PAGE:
This post is in honor of Roy Blount, Jr., whose birthday it is today, and thanks to whom I discovered this etymological nugget. I first became acquainted with Roy Blount, Jr. through listening to NPR’s “Wait Wait, Don’t Tell Me,” a humorous and intelligent Saturday morning current-events quiz show to which I am sufficiently addicted to plan my weekend cooking blitz for its time slot. Blount is one of the participants, and I said to myself, “Who is this smart, funny man with the sexy, crumbly, Southern-accented voice?” and I immediately added him to the list of Guys I Admire, which includes my husband and son (at the top, naturally), Gregor Mendel, and Hektor, hero of Troy, among others.
Blount was actually born in Indiana, so he must have picked up his Southern accent in high school in Georgia. Besides the vast amount of work he does for radio and numerous periodicals, he’s written plays, screenplays, and song lyrics, and is the author of many works of fiction and non-fiction about (to name a few subjects) sports, politics, gender relations, domestic animals, poetry, and hair. The first book of his I opened was Alphabet Juice, a book hard to describe but a must-have for the bookshelf of any language-lover. Therein Blount explores from A to Zyzzyva (a class of weevils) words that intrigue, excite, or annoy him, contemplating in the process multiple dictionaries, Indo-European roots, and popular culture. Happy Birthday, Roy! How’s this for a birthday present: a “roy blount” as a meme for “curious word or phrase worthy of investigation.”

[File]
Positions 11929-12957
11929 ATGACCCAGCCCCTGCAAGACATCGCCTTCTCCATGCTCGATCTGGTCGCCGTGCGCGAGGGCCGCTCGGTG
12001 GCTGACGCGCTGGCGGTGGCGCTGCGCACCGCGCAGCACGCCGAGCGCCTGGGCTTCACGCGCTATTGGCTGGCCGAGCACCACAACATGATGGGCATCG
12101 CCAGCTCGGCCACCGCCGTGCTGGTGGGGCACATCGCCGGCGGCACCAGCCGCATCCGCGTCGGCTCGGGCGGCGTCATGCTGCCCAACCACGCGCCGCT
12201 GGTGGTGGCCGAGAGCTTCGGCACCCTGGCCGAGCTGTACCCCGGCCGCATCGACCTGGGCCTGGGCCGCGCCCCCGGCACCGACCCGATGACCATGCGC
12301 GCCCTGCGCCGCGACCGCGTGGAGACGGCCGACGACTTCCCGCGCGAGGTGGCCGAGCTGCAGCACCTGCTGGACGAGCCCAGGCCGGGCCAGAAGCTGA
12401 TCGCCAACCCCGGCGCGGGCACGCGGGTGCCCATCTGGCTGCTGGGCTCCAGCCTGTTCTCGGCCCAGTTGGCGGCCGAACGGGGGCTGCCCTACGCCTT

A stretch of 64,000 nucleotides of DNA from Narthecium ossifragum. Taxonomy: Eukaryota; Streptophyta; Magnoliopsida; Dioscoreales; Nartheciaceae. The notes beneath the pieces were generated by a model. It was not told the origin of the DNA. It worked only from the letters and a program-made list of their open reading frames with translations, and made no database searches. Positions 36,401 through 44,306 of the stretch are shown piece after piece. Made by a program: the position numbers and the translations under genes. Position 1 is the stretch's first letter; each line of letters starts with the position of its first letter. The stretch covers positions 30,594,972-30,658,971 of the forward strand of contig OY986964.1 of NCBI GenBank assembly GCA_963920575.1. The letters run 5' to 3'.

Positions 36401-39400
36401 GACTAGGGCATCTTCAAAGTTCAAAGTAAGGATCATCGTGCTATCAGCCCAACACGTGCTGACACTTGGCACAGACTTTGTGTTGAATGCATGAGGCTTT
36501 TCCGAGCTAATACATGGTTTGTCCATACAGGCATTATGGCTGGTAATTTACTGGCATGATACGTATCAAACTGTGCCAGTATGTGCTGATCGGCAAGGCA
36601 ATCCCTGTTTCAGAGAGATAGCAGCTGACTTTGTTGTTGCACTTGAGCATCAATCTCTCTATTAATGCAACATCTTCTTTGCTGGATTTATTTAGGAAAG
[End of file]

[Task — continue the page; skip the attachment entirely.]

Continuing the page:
Answer: A cow.
Tomorrow, October 4th, is actually the Feast Day of St. Francis, not today, but I am celebrating him a day in advance because today is the Blessing of the Animals in his honor at Washington National Cathedral. (And many other churches have similar events.) Come at 2:30 to the west steps of the Cathedral for a brief service followed by individual blessings for your dog, cat, rabbit, goldfish, or any other pet not actually life-threatening to the clergy in attendance. There will also be representatives from the Humane Society and the Animal Rescue League to accept donations of pet food and toys and to share information about adopting homeless animals.
These drawings are from my daughter’s second grade Saints, Heroes, and Heroines main lesson book.
If you wander today along Connecticut Avenue between Macomb and Porter Streets between 1 and 5 pm, you will encounter neighbors, local merchants, and folks from the elementary school, library, fire department, and other neighborhood organizations celebrating what’s interesting and fun about Cleveland Park. Attractions include music, food, clowns, a moon bounce, McGruff the Crime Dog, and President and Mrs. Grover Cleveland, long-ago residents presumably returning to check out old stomping grounds and new restaurants.
Among the events will be a tribute to Cleveland Park Library staff whose positions were suddenly and gracelessly slashed over the summer, especially beloved children’s librarian Hillary Fennell, a living encyclopedia of children’s literature and a lovely lady besides, who had served the library and its community for over thirty years. What is story hour without Ms. Hillary? (More on this in the October 5th post.)